Tennessee has decided to extend it beyond the blogosphere.
Archive for April, 2012
The best postseason in sports has, in fact, been tremendous so far. And in addition to the many exceptionally good games — and the Flyers/Penguins series could be one of the best first-round matchups ever — we have the high comedy of Ryan Kesler’s auditions for the Azzurri:
Above: necessary and sufficient grounds for Drew Doughty immediately being awarded the Conn Smythe trophy.
Alas, one blemish on the otherwise great playoff is the failure to suspend Shea Weber. It’s true that it’s the time of the game that is causing people to call for a harsher punishment than might otherwise be merited, but the thing is that the time of the game is relevant. With a lot of time left in a close game, the disincentives created by penalties are important. The hit Bitz got suspended for was more dangerous than the Weber play, but the major penalty he was assessed has a huge impact on the game (as the Kings scored a PP goal that would prove decisive.) But with the game over, suspensions are the only sanction, and it’s a bad precedent to let it slide with a trivial fine. Weber should have at least gotten a game, and Red Wings fans are right to be agitated. I blame Berube’s failure to do any hockey blogging this year…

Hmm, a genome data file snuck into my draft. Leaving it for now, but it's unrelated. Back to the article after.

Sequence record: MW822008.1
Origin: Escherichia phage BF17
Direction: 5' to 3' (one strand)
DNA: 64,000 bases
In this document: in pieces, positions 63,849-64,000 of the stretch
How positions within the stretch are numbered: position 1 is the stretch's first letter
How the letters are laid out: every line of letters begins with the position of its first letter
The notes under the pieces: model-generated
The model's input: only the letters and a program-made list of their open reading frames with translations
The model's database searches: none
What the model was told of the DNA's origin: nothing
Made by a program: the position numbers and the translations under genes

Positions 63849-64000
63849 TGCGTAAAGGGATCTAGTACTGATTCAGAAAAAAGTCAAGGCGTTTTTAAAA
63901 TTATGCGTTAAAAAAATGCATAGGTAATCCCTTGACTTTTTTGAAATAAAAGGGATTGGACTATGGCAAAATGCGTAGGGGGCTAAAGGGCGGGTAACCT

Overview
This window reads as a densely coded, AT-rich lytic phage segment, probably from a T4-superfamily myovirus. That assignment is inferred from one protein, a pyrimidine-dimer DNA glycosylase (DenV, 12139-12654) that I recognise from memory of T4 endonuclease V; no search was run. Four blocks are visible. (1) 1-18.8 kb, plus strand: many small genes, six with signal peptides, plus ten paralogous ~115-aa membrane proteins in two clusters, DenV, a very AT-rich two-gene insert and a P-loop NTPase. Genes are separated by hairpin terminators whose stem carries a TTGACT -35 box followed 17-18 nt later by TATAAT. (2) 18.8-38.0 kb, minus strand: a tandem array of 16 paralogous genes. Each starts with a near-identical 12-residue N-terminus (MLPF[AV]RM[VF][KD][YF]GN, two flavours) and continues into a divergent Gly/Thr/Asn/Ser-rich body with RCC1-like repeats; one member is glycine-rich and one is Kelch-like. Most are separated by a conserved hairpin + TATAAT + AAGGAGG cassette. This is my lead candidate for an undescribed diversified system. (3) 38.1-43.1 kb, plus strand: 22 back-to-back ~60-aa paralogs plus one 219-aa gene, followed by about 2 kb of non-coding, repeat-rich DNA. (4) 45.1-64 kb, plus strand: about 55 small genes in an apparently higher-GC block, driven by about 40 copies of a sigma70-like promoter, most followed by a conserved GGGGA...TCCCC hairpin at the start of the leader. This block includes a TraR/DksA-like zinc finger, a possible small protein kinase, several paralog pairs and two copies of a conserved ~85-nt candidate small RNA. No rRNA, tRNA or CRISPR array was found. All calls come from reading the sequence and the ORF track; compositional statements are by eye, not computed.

As I mentioned below, yesterday Arizona governor Jan Brewer signed a draconian abortion law that, among other things, effectively bans abortions after 18 weeks after conception. This law, like other attempts by state legislatures to ban pre-viability abortions, represents a substantial dilution of a woman’s right to choose. In addition, it’s worth noting that the law is plainly unconstitutional under current law.
Planned Parenthood v. Casey was a substantial retreat from Roe v. Wade, and a lot of the legislation passed by state legislatures that restricts a woman’s reproductive freedom was encouraged by the largely toothless “undue burden” standard the Court established to evaluate abortion regulations. But bans on abortion after 18 or 20 weeks — bans that precede viability — are clearly unconstitutional even under Casey. From the joint opinion written by Justices O’Connor, Kennedy, and Souter:
It must be stated at the outset and with clarity that Roe’s essential holding, the holding we reaffirm, has three parts. First is a recognition of the right of the woman to choose to have an abortion before viability and to obtain it without undue interference from the State. Before viability, the State’s interests are not strong enough to support a prohibition of abortion or the imposition of a substantial obstacle to the woman’s effective right to elect the procedure.